Independence may mean different things to you throughout your life and could include everything from picking out your clothes every day and choosing what foods you want to eat to deciding where you live and what you do. Your independence means you get to make choices in your life without having to consult others. However, as you get older, you may feel you are becoming more dependent on family and friends and this may leave you with feelings of sadness and lack of control over your life.
If your loss of independence is due to diminishing vision, using the appropriate tools and aids will help you to retain your independent lifestyle and allow you to continue participating in the activities you enjoy the most.
5 Daily Activities and the Low Vision Aids that Help:
- Cooking – Use high-contrast cooking utensils, large-print timers, bump dots for marking frequently used buttons on the oven or microwave, finger protectors while cutting, liquid level indicators for pouring drinks, and video magnifiers for seeing ingredients and reading recipes.
- Dress and grooming – Color identifiers will help you match your clothes by color and pair outfits together for quick and easy dressing. Self-viewing video magnifiers will allow you to enlarge your face on a large monitor while applying make-up, shaving, or completing other grooming activities.
- Reading your mail – Electronic video magnifiers, handheld or desktop, are great ways to magnify printed text to a comfortable reading size. Video magnifiers that include the text-to-speech feature can also scan printed text and read it back to you if the documents are longer or your eyes are tired.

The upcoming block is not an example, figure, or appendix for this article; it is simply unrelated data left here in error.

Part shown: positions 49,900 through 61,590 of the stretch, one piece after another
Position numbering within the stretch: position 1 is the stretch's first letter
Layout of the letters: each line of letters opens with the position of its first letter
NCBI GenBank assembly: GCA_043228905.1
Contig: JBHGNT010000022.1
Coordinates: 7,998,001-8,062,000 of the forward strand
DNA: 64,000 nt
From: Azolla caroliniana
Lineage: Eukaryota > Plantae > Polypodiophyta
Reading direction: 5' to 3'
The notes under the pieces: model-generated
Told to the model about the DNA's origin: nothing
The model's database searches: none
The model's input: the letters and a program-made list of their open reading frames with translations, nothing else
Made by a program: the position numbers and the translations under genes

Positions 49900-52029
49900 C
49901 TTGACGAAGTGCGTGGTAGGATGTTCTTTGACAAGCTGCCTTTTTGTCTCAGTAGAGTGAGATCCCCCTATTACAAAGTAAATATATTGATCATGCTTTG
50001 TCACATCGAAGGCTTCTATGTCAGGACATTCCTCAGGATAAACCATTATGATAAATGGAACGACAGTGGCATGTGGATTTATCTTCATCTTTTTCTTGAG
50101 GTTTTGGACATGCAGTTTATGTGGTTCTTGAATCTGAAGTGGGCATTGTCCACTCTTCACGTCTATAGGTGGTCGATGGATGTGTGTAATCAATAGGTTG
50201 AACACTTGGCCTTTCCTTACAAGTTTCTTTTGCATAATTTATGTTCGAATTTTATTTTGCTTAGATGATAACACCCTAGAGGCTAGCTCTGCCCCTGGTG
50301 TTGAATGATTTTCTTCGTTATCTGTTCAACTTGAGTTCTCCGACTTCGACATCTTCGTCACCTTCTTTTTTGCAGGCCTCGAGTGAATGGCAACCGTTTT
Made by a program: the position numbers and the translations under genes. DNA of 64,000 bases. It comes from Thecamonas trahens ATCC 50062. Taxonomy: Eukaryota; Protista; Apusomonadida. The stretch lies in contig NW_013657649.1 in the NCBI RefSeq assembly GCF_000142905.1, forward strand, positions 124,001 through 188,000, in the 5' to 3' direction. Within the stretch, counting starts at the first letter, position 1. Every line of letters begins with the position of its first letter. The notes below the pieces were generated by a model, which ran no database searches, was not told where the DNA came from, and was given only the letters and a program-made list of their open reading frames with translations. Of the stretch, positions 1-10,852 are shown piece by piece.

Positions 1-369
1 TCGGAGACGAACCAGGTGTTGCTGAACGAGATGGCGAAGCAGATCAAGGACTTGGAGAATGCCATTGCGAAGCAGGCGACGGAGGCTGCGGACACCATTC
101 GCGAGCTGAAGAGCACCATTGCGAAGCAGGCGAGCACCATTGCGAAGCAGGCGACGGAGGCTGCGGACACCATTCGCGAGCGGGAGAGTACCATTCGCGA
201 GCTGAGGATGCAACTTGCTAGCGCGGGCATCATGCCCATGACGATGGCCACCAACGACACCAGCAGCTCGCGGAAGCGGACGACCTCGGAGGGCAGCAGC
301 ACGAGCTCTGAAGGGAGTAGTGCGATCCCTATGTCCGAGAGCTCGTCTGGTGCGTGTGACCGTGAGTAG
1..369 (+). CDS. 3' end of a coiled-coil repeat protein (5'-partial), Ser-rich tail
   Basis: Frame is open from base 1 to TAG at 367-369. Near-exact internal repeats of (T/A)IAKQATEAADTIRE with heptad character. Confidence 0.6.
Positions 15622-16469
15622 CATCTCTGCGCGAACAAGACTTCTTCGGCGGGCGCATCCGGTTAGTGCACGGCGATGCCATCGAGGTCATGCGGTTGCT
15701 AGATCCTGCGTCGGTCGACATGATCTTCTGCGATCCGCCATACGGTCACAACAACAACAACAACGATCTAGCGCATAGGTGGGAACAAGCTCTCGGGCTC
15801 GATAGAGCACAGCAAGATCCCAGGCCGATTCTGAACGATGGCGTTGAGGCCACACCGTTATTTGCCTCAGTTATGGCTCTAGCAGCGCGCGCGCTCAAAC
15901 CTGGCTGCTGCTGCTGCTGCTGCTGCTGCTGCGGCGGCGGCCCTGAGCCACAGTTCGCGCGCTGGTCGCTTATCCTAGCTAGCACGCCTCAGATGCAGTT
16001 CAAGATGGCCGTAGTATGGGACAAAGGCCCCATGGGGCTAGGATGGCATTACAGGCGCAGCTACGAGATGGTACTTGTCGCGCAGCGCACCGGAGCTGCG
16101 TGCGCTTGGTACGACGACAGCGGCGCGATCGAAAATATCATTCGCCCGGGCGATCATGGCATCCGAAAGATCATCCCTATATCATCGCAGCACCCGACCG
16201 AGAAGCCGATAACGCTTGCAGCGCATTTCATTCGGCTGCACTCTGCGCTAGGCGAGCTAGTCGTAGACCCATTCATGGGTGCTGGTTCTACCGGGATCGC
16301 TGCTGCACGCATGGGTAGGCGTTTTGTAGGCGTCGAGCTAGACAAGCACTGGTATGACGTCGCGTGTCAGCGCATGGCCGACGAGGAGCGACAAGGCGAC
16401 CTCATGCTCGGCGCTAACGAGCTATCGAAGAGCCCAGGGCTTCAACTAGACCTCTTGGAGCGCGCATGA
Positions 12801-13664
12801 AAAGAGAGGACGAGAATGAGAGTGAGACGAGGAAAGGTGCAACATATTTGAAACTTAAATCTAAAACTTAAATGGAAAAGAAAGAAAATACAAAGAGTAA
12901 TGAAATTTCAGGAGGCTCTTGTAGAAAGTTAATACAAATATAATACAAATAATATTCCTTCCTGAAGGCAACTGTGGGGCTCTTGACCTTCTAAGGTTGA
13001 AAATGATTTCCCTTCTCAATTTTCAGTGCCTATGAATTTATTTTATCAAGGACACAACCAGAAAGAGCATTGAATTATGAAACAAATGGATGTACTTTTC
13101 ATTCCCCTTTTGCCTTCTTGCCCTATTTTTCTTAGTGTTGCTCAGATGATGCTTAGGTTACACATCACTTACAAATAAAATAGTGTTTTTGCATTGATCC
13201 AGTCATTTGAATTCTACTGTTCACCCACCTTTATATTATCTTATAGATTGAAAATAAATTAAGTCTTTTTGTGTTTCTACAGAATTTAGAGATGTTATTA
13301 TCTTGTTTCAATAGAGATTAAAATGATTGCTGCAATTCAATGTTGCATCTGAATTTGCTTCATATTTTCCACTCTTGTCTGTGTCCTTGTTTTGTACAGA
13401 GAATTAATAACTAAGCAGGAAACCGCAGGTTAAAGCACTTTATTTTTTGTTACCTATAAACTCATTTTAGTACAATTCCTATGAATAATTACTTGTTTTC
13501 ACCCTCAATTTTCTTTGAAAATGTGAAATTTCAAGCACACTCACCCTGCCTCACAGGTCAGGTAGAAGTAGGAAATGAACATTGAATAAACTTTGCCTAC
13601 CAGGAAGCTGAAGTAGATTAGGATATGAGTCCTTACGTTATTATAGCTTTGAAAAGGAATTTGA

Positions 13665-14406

- Paying your bills – Magnify the text and what you are writing by using a desktop video magnifier. The large viewing monitor will help you see as you write checks and balance your checkbook.
- Walking from room-to-room – Improved lighting is one of the simplest solutions, but is often overlooked. The color and intensity of the light can have a profound effect on your ability to see objects and obstacles.
Discuss your concerns with your eye care professional or primary care doctor, and request to be connected to an Orientation & Mobility Specialist or a Low Vision Specialist. These professionals will be able to help you use your remaining vision to the fullest, teach you ways to move about safely, and train you on the tools and aids that can help you regain your autonomy.
Patience is the key; be patient with yourself as you learn new ways to complete tasks and be patient with those trying to assist you. Join a low vision support group if feelings of loss persist or you feel alone and would like to connect with others who share your experiences.
Connect with us if you have questions about low vision aids or would like to receive our Optelec Low Vision Essentials catalog.Jul 07, 2020